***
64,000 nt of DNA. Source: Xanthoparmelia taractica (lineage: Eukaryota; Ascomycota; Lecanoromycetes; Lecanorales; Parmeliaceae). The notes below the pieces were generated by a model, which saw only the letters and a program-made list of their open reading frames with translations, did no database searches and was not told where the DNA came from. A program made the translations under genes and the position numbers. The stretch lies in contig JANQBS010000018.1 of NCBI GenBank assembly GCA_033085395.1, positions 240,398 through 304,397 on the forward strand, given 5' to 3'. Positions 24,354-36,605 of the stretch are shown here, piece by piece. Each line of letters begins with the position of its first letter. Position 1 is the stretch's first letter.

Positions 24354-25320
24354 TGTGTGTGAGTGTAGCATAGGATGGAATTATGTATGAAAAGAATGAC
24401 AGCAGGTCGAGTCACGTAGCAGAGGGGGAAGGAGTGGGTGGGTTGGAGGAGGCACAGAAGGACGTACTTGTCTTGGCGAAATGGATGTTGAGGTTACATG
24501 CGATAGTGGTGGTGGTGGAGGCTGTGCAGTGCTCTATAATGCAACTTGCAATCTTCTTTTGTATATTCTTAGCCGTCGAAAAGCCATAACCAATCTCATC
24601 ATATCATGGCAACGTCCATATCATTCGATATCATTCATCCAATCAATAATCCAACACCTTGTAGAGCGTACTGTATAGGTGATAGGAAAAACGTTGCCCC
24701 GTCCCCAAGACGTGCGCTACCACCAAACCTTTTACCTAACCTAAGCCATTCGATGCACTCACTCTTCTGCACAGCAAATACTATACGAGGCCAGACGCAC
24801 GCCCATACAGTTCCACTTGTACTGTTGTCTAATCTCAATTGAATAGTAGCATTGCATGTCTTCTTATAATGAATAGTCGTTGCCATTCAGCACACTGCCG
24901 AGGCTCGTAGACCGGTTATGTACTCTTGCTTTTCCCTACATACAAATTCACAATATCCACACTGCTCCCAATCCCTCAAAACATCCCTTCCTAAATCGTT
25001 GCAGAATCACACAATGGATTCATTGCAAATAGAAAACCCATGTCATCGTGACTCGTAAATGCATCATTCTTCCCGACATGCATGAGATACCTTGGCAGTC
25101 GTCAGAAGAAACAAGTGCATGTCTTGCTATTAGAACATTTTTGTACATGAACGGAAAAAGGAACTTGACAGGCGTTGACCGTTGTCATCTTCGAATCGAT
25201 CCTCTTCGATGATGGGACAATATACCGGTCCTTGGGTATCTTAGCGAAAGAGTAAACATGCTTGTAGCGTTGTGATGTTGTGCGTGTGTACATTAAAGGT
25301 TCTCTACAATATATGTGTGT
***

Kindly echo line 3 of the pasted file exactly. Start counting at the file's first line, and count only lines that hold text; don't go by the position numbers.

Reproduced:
24354 TGTGTGTGAGTGTAGCATAGGATGGAATTATGTATGAAAAGAATGAC